Thanks for your support.

Help us meet our goal by spreading the word about this action using the tools on this page.

Sponsored by

Thank you for taking action to urge retailer Nike to end its complicity in Uyghur forced labor in China. Now, would you spread the word to keep up our momentum?

Please share this action widely!

Email and text your friends this link and urge them to join you in signing the petition:

Post the petition link on your social media: Facebook, Twitter, Instagram, and LinkedIn. Or simply copy and paste the email below.

Follow up your action by contacting Nike directly.

Thank you for your support. Together, we can help free the Uyghurs from forced labor in China.

Alyson Chadwick, Digital Campaigns Strategist, & Simon Billenness, Director

No Business with Genocide

To build No Business With Genocide, the movement to end genocide and other mass atrocities, we need your support. Please click here to make a generous gift to end genocide in 2021.

For More Information:

"Eight things you can do to help Uyghurs in a time of genocide," Uyghur Human Rights Project

End #ForcedLabourFashion Now - campaign website


Copy and paste this email to friends to spread the word:

Subject: Tell Nike: stop profiting from Uyghur forced labour



I just signed a petition from the No Business With Genocide campaign telling retailer Nike to stop profiting from Uyghur forced labour in China.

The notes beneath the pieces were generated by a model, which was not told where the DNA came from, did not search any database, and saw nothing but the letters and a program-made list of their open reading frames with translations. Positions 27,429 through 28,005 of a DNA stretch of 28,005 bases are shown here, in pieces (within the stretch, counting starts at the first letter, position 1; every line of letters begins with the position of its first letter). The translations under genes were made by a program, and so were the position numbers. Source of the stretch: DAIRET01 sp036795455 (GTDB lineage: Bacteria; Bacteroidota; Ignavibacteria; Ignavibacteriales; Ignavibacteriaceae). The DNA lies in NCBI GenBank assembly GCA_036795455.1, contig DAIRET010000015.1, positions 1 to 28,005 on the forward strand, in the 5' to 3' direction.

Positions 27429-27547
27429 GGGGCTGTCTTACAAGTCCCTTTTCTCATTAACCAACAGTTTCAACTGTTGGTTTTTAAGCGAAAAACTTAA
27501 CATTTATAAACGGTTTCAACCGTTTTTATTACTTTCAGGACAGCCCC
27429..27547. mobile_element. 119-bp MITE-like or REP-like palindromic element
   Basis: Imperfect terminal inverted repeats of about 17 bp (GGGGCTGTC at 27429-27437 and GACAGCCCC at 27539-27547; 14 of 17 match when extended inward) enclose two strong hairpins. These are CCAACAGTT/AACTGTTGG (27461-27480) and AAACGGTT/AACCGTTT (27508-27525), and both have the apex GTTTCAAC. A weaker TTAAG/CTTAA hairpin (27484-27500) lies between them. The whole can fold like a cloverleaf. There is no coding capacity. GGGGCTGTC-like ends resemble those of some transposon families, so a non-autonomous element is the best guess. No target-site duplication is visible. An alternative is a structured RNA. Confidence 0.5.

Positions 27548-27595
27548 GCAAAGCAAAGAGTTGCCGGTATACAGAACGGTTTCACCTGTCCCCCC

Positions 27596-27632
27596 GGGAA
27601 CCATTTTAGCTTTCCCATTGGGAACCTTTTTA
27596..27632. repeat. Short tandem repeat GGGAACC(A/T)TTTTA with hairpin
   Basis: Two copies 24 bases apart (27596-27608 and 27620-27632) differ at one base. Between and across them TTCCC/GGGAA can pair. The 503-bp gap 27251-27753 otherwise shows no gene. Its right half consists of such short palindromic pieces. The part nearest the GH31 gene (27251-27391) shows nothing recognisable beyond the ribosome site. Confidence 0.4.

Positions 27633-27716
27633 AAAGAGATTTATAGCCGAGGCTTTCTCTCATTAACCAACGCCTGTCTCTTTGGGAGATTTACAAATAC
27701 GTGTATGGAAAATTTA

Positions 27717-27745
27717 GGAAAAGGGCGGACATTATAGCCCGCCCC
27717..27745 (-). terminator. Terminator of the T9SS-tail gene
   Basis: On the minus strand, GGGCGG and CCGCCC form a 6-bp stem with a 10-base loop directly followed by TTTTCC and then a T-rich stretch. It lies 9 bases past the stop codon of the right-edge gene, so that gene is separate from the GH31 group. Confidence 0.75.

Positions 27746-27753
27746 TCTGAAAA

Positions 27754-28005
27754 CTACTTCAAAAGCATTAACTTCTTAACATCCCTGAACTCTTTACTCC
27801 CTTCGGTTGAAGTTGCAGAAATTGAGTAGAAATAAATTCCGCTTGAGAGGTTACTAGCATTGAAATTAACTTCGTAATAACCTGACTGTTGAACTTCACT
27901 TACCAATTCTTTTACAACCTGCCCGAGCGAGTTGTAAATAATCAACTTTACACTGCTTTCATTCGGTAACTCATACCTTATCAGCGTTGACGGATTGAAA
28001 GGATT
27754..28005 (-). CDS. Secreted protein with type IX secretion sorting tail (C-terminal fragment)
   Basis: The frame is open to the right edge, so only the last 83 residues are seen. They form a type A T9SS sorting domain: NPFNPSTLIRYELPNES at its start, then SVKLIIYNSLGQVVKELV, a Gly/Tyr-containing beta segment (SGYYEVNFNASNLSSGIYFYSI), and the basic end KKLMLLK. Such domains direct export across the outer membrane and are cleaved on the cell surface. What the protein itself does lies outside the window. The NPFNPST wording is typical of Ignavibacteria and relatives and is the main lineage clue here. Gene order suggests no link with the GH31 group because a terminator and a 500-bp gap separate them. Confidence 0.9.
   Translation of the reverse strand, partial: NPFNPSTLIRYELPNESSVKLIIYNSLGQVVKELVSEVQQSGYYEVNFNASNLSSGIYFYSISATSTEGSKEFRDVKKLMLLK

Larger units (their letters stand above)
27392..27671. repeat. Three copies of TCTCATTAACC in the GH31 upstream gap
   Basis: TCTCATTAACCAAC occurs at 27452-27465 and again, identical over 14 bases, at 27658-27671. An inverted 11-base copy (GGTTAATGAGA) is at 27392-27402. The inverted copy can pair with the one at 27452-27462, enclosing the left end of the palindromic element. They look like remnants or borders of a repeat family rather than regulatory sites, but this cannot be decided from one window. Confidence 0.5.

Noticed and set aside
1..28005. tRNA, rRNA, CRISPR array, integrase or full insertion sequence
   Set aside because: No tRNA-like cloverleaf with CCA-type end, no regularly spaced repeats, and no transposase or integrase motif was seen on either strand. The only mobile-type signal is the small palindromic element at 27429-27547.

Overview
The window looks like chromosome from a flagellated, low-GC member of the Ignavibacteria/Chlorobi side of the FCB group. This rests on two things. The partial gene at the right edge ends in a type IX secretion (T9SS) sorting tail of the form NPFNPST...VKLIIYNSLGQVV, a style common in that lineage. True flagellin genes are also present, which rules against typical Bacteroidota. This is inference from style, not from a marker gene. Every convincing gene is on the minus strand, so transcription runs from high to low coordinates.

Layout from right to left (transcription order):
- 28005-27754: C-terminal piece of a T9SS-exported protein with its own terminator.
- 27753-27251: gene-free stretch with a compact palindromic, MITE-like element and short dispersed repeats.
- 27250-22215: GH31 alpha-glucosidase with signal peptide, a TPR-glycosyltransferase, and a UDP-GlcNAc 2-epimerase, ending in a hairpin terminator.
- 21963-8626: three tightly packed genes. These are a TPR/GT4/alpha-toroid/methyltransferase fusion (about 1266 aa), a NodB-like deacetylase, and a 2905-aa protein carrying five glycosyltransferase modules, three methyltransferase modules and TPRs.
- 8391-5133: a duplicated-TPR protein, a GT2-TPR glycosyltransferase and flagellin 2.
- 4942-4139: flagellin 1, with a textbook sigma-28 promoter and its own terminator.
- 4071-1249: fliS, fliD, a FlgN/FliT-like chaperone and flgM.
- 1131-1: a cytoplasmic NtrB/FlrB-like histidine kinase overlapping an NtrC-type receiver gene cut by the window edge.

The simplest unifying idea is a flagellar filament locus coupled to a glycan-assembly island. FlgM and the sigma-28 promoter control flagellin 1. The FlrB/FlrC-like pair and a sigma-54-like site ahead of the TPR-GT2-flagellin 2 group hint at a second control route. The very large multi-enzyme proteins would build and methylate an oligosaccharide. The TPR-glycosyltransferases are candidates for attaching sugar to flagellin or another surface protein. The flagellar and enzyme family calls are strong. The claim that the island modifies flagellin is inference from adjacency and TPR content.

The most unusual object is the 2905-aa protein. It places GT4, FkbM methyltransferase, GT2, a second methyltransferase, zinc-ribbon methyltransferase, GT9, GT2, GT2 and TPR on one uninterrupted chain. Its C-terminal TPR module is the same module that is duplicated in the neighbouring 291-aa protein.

You can sign the petition here:

People belonging to ethnic, cultural, and religious groups in northwestern China, including Uyghurs, Kazakhs, Kyrgyz, and Hui, are currently the target of the largest organized detention of an ethno-religious minority the world has seen since World War II. Since 2017, over one million have been detained. Detainees are made to work under constant surveillance, with assigned minders and no freedom to leave. Their forced labour contributes to the production of goods for numerous multinationals.

Countless Western companies are also profiting from this system of forced labor in their supply chains. Over 20 percent of the global apparel industry’s cotton supply is grown in Uyghur Region, with 84 percent of China’s output.

Spanish-based Nike, like almost all companies, claims to prohibit forced labour in its supply chain, yet offers no credible explanation as to how it can do this considering its links to a region where all goods are likely to be tainted by forced labour. By continuing to operate in and maintaining links to the region, fashion brands like these are complicit in what many have widely recognized as crimes against humanity.

Can you join me and take action? Please click here:


Create An Account. Start An Action. Free!

Online organizing tools like you've never seen them before.

Action Network's online toolset is fully featured. We have a gorgeous interface that's a joy to use. With it you can publish your own online actions, build lists of activists, and work with your allies online easily. And did we mention it's free to individuals and small groups?

Fill out the form on the left to create your account and get started, or click here to learn more.

Create your free account to get started: